Grab’s innovative application of information technology and big data, as well as related aspects such as dedication to customer service and strong investor backing, has enabled it to grow even with well-established players such as longstanding stalwarts such as Comfort in Singapore.
After a brief tussle for regional market share with its US-based rival Uber, Grab acquired Uber’s Southeast Asian operations, with Uber now holding a minority stake in the company. In 2019, Grab announced its setting-up of a second headquarters in Jakarta, signalling its serious region wide aspirations.
The global digital disruption which had already carried Grab on a ride of exponential growth looks to have been boosted further by the pandemic. Since 2020 it has onboard 600,000 new merchants across Southeast Asia.
On the demand side, another major factor in its favour are the increasing numbers of new- and older-generation customers and partners becoming more accustomed and comfortable with smartphone transactions, embracing the sharing and gig economy. Brand loyalty to Grab is also more deeply established and enhanced with its customer-oriented efforts in branding and more recent efforts to address social and environmental issues in the region.
The Future: Ride-hailing usage expected to continue growing
Since 2020, the pandemic has triggered game-changing shifts in consumer attitudes and behaviour. The increase in demand for delivery services, especially during periods of pandemic lockdown along with movement restrictions, were a major counterbalance to the drop in demand for transportation to and from places of work, business, and recreation. Such changes — especially with more people working from home — look set to modify, for good, how people will adjust their commutes to achieve a different work-life balance, and even how societies are fundamentally organised.
As COVID-19 restrictions are gradually relaxed, usage of ride-hailing apps, unsurprisingly, appears set to increase in all six of the markets surveyed. The greatest enthusiasm is seen in Thailand, with 76% of respondents indicating a desire to boost their usage of such services. This makes Thailand, which recorded the lowest previous usage (38%), the ASEAN market with the highest pent-up demand and potential.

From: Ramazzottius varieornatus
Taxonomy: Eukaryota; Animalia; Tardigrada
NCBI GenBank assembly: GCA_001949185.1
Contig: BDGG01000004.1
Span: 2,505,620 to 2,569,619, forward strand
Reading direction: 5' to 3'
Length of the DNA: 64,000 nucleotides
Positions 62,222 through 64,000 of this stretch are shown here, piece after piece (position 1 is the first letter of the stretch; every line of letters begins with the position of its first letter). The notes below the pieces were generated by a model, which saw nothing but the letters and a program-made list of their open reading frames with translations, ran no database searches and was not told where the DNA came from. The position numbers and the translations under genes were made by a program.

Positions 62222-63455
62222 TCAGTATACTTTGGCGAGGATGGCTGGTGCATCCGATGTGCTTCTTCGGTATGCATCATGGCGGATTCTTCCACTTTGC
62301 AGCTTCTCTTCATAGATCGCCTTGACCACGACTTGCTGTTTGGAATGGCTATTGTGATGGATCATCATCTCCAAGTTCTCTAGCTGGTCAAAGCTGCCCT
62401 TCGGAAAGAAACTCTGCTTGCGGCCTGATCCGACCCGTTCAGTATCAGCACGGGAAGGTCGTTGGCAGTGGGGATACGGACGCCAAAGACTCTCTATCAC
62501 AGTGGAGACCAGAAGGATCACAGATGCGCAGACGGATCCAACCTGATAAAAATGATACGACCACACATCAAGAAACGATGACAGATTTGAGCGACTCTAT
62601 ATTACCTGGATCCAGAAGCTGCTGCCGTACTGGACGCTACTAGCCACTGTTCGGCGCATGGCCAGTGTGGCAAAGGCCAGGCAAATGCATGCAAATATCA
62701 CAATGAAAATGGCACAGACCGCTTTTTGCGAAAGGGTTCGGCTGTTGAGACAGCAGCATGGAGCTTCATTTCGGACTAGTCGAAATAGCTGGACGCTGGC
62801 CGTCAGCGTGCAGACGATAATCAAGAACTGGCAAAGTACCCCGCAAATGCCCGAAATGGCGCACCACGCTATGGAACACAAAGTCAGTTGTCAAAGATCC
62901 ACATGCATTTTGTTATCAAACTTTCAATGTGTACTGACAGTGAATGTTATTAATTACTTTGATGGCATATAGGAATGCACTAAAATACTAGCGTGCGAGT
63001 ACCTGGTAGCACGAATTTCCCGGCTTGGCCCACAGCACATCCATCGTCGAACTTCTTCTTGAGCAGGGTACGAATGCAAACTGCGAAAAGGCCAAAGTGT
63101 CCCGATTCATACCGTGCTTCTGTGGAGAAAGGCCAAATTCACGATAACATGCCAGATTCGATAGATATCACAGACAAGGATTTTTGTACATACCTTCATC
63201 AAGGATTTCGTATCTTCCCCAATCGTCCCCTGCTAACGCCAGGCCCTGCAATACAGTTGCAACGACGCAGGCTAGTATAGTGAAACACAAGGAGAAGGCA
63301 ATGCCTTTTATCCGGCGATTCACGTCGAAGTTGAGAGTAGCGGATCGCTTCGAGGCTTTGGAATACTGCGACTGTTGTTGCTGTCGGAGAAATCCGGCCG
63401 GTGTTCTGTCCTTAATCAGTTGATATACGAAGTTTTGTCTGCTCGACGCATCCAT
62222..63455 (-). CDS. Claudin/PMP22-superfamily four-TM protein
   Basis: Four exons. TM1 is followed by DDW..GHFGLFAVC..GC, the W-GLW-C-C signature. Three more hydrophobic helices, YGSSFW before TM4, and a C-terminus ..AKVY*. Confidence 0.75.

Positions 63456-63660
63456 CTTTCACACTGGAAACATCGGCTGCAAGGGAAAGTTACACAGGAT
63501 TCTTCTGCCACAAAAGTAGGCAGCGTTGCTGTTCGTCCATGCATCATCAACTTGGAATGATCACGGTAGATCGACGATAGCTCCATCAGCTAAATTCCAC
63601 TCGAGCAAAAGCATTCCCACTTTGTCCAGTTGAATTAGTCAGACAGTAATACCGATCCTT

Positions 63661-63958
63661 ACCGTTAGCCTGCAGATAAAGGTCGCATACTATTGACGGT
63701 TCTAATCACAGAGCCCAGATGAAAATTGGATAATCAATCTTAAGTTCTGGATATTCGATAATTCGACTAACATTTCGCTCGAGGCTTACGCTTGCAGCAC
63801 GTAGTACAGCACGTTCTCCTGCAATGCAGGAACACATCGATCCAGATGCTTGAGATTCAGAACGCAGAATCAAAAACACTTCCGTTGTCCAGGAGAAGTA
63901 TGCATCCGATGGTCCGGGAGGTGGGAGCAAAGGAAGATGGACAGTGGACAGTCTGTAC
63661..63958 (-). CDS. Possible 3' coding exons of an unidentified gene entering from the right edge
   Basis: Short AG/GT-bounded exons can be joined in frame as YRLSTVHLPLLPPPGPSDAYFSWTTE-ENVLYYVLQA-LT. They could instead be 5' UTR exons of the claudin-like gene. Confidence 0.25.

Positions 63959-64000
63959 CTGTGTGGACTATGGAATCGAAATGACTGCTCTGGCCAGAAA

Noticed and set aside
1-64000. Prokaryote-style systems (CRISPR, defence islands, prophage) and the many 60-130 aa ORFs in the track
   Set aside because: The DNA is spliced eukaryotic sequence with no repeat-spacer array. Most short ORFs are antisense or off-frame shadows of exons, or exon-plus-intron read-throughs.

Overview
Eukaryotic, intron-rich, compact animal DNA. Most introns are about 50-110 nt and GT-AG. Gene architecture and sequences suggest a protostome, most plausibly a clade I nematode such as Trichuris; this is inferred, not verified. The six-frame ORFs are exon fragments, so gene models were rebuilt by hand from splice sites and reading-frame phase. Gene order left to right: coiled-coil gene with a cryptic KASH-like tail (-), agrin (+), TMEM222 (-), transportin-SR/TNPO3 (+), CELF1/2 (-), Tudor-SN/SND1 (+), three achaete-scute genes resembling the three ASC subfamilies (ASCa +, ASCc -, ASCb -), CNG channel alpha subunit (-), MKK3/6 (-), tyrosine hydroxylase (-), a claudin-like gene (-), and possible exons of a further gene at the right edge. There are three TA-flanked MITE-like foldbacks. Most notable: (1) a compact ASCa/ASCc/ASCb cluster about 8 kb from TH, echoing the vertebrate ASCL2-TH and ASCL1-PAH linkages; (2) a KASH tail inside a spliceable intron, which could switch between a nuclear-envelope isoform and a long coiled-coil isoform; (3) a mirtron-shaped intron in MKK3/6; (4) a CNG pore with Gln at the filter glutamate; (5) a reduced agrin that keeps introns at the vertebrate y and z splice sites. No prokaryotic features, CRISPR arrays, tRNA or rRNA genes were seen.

In second spot is Vietnam (69%), which is already the market with the highest usage (69%). By contrast, Singapore is an interesting market, with the lowest forecast of future at 37%, despite a similarly high existing usage (64%).
Interestingly, amongst all six countries, Philippines had the highest proportion of respondents (23%), predicting reduced usage, perhaps due to factors such as renewed access to other more affordable transport options.
Competition: Grab looks to retain top spot in a post-COVID-19 future
In terms of brand preference after the pandemic, Grab is the runaway leader in all the markets except Indonesia. Overall, 78% picked Grab as the most-preferred app to use post-pandemic for four-wheel ride-hailing.
In second place is Gojek, far behind at just 9%, with the other players holding negligible scores. Grab’s leadership in brand loyalty was most significant in Malaysia (94%) and Philippines (91%).
Only in Indonesia is there a contender of note against Grab (Gojek at 40% vs. Grab 54%). Gojek also has a minor foothold in Singapore (Gojek at 13%, Grab 72%). However, in Vietnam, where it ranked second (10%) as the most often used ride-hailing app, Gojek doesn’t feature in the top 5 most preferred apps post-pandemic, suggesting that Gojek faces challenges, post-pandemic.
Conclusion: Ride Hailing is Here to Stay and More
Ride-hailing apps are clearly here to stay in Southeast Asia. They have gained much ground as a most frequently used app on consumers’ smartphones. In transforming personal transportation, regional companies that are digital disrupters have jostled aside even longtime, homegrown industry players everywhere except Indonesia.
Looking ahead, Grab appears in pole position to maintain its significant lead, even once the pandemic is over. In Indonesia, it’s currently a close fight, with much at stake for the key competitors. Elsewhere, growth opportunities exist for all players but, at this point in time, signs suggest it’s really Grab’s game to lose.
 Two-wheel ride hailing is only available in Vietnam, Thailand and Indonesia.
Author: Blackbox Research Team